SN - stock.adobe.com
Heat sends workers home but more training on video comms needed
The extreme temperatures have again triggered a call for home working, but as Sharp has discovered, many SMEs are still adapting to how that works
With parts of the UK facing the prospect of record-breaking temperatures, calls for staff to work from home for the next couple of days have been sounded by employers.
With the barometer nudging 40°C over the next couple of days, with disruption to travel and the effects on people caused by that level of heat, the natural advice has been for those who can, to stay indoors and avoid exposing themselves to the sun.
“With rising temperatures continuing to soar across the UK, the language surrounding remote work has transitioned from convenience to necessity,” said Sion Lewis, general manager EMEA at GoTo. “Against the backdrop of the raging heatwave and official health warnings, employees should not have to endure scorching commutes, with slower services and expected delays.
“Luckily, organisations no longer have to choose between work productivity and the safety of their staff, due to the uptake of digitisation and remote work tools that can encourage collaboration and support from anywhere. Finding this balance is critical to maintaining a positive culture at businesses where employees feel valued and supported by their employers, which should be imperative to any organisation.”
But the jolt back into home working will not be a smooth experience for some, and there are concerns that the shift to hybrid working has not been universally successful across the channel’s SME customer base.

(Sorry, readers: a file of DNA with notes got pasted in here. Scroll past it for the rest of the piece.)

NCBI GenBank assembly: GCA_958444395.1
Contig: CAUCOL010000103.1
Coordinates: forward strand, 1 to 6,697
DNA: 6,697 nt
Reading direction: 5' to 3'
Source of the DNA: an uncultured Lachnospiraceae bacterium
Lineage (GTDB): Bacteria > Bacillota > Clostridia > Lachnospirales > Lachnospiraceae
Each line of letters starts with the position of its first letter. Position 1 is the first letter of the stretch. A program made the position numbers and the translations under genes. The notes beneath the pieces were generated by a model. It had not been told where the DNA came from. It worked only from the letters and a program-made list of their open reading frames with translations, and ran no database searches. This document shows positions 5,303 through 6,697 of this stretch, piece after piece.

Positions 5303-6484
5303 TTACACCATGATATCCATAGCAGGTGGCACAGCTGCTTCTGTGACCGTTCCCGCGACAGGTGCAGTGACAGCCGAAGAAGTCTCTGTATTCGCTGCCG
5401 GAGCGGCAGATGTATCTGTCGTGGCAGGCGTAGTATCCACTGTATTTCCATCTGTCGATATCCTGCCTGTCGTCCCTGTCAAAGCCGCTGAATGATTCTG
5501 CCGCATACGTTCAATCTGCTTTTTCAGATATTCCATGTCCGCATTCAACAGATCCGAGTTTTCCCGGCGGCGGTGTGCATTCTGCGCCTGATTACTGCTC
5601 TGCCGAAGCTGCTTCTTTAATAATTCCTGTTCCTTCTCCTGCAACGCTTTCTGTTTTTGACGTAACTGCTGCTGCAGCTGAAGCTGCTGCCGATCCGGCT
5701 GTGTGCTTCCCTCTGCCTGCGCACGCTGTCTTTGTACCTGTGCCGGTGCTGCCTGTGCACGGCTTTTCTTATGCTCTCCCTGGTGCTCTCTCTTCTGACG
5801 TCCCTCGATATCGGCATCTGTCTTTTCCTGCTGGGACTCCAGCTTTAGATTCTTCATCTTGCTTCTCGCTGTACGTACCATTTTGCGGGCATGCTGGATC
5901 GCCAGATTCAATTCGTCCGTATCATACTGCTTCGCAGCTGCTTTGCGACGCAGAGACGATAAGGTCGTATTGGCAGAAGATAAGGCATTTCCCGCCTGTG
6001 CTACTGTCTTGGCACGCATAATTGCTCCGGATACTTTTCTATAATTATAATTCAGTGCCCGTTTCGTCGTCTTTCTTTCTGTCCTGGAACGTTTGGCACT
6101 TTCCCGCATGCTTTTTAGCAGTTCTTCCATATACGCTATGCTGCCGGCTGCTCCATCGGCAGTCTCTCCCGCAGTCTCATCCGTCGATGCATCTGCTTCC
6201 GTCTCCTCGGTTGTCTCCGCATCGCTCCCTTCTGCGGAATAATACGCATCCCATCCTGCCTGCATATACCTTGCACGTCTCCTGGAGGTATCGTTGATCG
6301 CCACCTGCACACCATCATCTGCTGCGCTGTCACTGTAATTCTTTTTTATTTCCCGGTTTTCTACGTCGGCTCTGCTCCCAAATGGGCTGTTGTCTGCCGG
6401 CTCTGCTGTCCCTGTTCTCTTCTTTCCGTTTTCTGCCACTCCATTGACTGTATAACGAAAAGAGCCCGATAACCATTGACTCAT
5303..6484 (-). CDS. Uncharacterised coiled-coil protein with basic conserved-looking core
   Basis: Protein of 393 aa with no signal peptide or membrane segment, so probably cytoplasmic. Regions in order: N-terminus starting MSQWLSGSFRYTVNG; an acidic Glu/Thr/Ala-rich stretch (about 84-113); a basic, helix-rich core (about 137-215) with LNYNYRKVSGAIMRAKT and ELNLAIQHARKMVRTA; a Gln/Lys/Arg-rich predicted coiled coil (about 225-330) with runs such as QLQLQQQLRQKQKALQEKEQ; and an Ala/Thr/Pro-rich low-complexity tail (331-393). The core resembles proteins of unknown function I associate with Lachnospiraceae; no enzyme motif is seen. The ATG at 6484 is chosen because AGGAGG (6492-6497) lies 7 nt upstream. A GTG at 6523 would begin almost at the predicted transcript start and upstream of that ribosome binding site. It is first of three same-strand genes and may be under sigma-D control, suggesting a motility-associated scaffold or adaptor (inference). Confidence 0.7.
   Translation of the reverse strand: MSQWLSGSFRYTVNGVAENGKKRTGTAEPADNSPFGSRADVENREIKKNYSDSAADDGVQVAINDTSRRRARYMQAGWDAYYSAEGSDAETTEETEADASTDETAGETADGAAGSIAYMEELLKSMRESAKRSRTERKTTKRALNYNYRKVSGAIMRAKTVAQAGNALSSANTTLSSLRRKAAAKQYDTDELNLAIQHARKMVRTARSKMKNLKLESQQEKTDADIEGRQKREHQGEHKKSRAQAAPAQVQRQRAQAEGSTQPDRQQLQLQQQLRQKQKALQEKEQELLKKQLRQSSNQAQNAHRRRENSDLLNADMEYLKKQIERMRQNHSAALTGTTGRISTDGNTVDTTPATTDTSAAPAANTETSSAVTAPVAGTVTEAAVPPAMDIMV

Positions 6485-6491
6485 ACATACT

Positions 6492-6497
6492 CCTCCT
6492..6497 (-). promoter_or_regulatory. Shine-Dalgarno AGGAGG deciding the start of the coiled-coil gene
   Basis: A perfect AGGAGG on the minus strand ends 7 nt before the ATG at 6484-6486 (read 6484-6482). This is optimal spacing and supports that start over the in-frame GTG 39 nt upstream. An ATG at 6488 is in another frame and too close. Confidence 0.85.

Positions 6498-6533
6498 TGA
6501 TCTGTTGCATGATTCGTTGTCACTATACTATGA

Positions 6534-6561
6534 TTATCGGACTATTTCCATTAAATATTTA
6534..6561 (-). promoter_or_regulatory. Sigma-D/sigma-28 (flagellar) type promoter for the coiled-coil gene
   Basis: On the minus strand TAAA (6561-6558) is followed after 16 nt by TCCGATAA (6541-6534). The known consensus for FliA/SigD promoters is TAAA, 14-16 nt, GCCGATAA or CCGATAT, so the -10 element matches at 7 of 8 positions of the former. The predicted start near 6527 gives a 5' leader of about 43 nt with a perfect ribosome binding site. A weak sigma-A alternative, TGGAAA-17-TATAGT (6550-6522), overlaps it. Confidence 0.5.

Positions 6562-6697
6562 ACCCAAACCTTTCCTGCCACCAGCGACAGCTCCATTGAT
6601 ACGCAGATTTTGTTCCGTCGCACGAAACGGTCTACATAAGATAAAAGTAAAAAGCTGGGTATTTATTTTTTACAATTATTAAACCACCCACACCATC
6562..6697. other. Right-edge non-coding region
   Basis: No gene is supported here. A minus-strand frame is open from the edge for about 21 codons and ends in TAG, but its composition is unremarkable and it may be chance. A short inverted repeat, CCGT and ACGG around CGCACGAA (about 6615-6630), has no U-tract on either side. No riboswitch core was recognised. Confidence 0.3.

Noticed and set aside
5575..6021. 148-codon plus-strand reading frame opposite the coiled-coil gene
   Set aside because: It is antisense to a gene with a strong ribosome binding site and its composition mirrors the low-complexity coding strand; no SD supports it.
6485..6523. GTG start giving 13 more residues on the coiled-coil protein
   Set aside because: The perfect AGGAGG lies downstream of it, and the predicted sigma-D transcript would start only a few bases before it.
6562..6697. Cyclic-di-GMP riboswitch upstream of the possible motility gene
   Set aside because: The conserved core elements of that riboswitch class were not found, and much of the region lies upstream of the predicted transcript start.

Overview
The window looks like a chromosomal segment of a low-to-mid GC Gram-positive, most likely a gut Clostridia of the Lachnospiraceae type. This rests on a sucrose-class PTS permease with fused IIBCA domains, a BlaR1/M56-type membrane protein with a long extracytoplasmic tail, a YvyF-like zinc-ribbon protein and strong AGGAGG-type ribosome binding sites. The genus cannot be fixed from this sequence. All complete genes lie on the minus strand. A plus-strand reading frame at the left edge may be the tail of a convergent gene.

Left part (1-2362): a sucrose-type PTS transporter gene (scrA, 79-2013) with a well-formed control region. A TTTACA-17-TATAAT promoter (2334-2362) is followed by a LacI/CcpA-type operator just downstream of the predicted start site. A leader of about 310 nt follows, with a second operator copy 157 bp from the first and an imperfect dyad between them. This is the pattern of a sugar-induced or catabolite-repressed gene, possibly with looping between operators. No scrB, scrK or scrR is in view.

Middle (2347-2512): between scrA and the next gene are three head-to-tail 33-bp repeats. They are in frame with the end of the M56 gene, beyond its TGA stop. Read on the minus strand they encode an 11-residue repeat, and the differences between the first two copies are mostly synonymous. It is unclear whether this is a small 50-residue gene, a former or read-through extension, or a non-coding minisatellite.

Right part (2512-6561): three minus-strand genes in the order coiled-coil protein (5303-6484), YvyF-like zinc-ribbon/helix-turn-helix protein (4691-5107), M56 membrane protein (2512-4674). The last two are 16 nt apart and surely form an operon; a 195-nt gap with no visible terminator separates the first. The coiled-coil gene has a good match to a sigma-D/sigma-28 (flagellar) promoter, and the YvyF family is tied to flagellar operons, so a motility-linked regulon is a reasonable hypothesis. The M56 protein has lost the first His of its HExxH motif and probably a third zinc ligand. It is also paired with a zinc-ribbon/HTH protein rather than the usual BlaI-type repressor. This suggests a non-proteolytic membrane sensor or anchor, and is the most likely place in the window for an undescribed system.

Research from Sharp has found that when it came to using video communication tools for meetings, many users were not fully up to speed with the technology, and the experience fell short of expectations.
Some of the issues revealed by the survey can be dealt with by the channel, such as complaints of confusion around the choice of video-conferencing platforms, but others are more cultural, with staff admitting they find it harder to concentrate in a virtual session.
What might underline those issues is the widespread lack of training that users at SMEs have received on video comms platforms, with only 47% having been walked through how to use the technology.
Nigel Oseland, a workplace psychologist who has worked with Sharp around the survey, said that although many people were hybrid working, it was wrong to assume that all of them had adapted to the situation.
“Many people are now used to hybrid working, but hybrid meetings can be challenging from a number of perspectives,” he said. “Sharp’s findings highlight the importance of keeping meetings interactive to encourage creativity, especially for those joining remotely, because it is that much harder to come up with new ideas virtually. It is interactivity between the remote audience and the in-person experience that helps create engagement, and technology can be key to driving this.
“Training on how to get the best from technology, as well as tools and techniques that underpin good meetings, will help to combat the issues that workers are experiencing remotely and ensure the future success of hybrid meetings.”
Sharp will also be reacting to the research and will encourage partners to focus on the interactive benefits of video meetings.
“These insights show that businesses need solutions to suit the needs of a hybrid future, ensuring that technology does not create barriers in meetings, but provides effective ways to engage with all participants,” said Ian Barnard, senior vice-president marketing and product management at Sharp NEC Display Solutions Europe. “A mix of interactive tools is needed to enable collaboration around ideas and the sharing of information, to ensure everyone is involved and effective.”